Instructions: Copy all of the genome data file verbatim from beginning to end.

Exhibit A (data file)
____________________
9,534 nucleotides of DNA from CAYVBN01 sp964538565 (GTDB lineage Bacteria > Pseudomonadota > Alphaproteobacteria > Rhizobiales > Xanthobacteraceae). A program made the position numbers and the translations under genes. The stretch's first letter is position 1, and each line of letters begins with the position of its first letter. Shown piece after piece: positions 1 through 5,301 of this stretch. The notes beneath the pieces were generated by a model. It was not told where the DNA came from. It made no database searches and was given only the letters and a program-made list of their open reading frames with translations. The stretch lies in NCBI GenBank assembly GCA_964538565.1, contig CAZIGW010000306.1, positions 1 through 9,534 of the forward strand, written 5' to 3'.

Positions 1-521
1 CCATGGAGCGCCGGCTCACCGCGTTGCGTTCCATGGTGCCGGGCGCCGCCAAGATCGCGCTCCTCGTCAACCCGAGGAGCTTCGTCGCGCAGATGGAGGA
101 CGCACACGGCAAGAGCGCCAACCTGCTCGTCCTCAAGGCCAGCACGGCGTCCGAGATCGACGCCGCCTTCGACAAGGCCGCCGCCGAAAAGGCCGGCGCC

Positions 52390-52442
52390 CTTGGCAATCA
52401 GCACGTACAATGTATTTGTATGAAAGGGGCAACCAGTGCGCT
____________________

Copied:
9,534 nucleotides of DNA from CAYVBN01 sp964538565 (GTDB lineage Bacteria > Pseudomonadota > Alphaproteobacteria > Rhizobiales > Xanthobacteraceae). A program made the position numbers and the translations under genes. The stretch's first letter is position 1, and each line of letters begins with the position of its first letter. Shown piece after piece: positions 1 through 5,301 of this stretch. The notes beneath the pieces were generated by a model. It was not told where the DNA came from. It made no database searches and was given only the letters and a program-made list of their open reading frames with translations. The stretch lies in NCBI GenBank assembly GCA_964538565.1, contig CAZIGW010000306.1, positions 1 through 9,534 of the forward strand, written 5' to 3'.

Positions 1-521
1 CCATGGAGCGCCGGCTCACCGCGTTGCGTTCCATGGTGCCGGGCGCCGCCAAGATCGCGCTCCTCGTCAACCCGAGGAGCTTCGTCGCGCAGATGGAGGA
101 CGCACACGGCAAGAGCGCCAACCTGCTCGTCCTCAAGGCCAGCACGGCGTCCGAGATCGACGCCGCCTTCGACAAGGCCGCCGCCGAAAAGGCCGGCGCC

Positions 52390-52442
52390 CTTGGCAATCA
52401 GCACGTACAATGTATTTGTATGAAAGGGGCAACCAGTGCGCT